We always discuss the book, for how long is flexible. Some books require discussion and scrutiny. Others seem strangely forgettable, still others downright dreadful. We analyze character, plot, style, symbolism, irony. We reveal remarkable insights. We disagree. We help each other see books in new ways. We all complain, perhaps me most of all, about the depiction of female characters. Women in literature—even in literature written by women—are so frequently oversimplified types: the earth mother, the unattainable beauty, the resilient misfit. What’s truly frustrating is that in every room where The Lady Woolfs sit, there are astonishingly complex, authentic, flawed, magnificent women. Why are women like us so uncommon on the page? Each one of us is nurturing and loving in marvelous ways. Each one of us possesses unique, captivating beauty. Each of us has failed to fit in. We are all that and more, and we search to find portrayals of women equally as vibrant, finding them only rarely—in Austen and Dundy and Wolitzer—cherishing them, like each other, all the more.

The Lady Woolfs’ meetings have grown over time, just like our relationships. A meeting can easily run four hours, as we devote ourselves to the extraordinary experience we’ve been gifted. Naturally, the stories shared aren’t limited to what we find in the books. It’s impossible to remember who said what, the words and wine flow so freely, so our own stories have intertwined with the novels and memoirs: french-fry-fueled hangovers, dissections of countless bad dates, two incidents involving fetish gear, exotic vacations, romantic engagements and preposterously hilarious (at the time) taglines, including the ridiculous “Tito, Tito, Tito, Relax.”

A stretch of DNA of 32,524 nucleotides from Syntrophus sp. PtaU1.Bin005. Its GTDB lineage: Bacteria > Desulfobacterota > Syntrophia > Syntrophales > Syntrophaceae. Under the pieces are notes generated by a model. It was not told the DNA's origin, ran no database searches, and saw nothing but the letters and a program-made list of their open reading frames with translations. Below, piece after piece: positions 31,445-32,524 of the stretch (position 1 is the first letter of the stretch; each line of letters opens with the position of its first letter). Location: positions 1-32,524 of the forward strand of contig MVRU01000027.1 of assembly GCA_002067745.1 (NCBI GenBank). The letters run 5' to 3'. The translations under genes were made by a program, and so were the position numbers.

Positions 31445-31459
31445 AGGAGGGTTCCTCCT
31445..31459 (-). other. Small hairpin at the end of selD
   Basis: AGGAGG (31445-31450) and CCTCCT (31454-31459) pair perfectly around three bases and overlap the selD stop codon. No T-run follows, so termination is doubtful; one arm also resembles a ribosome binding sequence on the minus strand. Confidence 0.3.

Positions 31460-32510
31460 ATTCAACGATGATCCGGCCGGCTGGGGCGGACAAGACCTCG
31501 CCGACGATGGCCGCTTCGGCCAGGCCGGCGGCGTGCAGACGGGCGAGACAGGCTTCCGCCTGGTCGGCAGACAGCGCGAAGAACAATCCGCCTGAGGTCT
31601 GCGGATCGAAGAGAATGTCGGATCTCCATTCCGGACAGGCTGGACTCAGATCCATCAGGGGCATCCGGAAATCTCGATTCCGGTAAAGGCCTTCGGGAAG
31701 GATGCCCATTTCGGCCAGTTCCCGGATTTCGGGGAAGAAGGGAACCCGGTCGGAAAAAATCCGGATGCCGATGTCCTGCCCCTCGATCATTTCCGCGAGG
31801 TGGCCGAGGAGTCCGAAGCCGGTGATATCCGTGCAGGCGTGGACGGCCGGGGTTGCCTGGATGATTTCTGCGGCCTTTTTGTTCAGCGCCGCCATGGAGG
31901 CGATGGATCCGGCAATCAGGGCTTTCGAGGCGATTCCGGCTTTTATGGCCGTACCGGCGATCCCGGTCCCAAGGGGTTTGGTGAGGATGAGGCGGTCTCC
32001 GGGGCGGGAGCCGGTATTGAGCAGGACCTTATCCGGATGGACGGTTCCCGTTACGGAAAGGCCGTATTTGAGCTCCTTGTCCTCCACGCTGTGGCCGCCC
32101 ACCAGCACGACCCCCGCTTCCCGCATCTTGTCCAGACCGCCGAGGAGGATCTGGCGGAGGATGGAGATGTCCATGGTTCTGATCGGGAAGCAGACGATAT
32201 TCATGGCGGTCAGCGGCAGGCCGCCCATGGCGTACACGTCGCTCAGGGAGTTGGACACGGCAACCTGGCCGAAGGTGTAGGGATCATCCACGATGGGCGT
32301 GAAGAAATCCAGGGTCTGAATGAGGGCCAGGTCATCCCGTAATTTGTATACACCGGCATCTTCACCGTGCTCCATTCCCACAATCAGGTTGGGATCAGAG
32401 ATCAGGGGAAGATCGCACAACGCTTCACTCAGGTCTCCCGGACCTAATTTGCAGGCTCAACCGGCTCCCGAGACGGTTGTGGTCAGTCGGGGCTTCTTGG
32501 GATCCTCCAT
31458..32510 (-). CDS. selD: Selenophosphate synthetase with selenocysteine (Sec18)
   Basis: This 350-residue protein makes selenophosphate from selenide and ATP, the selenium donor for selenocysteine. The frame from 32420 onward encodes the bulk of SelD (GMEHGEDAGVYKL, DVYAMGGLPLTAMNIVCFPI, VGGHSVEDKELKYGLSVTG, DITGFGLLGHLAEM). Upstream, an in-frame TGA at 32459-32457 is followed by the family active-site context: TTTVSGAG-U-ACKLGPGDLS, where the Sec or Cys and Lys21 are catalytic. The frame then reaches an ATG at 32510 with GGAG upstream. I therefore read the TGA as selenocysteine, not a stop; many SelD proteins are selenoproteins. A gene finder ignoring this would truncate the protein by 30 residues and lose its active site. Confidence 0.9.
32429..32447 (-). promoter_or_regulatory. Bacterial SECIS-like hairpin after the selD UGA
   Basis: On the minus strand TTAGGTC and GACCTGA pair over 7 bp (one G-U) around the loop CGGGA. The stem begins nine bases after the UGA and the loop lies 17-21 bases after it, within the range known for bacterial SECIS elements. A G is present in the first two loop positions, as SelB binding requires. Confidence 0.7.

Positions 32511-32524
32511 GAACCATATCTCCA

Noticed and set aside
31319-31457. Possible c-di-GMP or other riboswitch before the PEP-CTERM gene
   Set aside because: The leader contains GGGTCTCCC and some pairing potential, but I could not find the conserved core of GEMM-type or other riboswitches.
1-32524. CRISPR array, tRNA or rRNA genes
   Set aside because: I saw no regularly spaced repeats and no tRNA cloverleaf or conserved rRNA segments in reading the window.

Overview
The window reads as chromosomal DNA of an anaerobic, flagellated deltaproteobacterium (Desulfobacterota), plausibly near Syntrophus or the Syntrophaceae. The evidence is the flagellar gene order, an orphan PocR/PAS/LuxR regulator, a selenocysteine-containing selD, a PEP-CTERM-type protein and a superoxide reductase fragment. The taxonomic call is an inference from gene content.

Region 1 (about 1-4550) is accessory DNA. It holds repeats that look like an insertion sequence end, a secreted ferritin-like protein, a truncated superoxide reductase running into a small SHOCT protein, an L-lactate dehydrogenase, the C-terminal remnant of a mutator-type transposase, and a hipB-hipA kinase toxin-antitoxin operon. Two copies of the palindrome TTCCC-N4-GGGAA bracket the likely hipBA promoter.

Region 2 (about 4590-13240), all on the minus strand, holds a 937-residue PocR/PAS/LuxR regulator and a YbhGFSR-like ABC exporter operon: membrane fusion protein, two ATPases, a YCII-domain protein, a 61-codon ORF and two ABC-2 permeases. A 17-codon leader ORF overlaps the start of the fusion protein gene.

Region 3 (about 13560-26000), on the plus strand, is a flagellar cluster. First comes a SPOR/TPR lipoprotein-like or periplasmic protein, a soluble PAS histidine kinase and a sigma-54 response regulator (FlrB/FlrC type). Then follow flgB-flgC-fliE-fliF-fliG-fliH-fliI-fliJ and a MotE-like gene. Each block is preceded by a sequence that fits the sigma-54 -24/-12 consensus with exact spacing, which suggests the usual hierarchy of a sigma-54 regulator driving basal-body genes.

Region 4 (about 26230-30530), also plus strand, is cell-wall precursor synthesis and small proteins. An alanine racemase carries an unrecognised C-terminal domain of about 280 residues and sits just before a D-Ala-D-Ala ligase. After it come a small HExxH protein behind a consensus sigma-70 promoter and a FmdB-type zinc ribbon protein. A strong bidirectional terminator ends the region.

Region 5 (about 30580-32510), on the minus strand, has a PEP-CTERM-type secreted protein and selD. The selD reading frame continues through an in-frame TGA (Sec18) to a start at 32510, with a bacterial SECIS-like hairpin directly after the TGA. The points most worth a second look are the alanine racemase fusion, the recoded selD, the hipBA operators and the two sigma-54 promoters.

ImageWhen I was convalescing last August, spending summer vacation in my darkened living room on the pulled-out couch, the Lady Woolfs hurried to my door with food and wine and gifts. Janet made me three eye patches, one green, one purple, and one red marked with a “T,” making me the envy of everyone in the eye clinic. We didn’t have a book to talk about because this was a “special session,” so we watched the Olympics on TV. The Lady Woolfs proceeded to get excessively drunk and exceedingly funny. Julie had us laughing so hard our faces ached, but we all agreed that was hysterical, too, so our laughter roared on and on.

When the next Lady Woolfs book club meeting approaches, the host sends out a reminder, and a volley of witty and wonderful emails builds until the appointed time. We descend upon the host’s house, adding wine, cheese, fruits, salads and chocolates to an already overflowing table. Yes, I am a member of quite possibly the world’s most extraordinary book club. No, I’m afraid we aren’t looking for new members.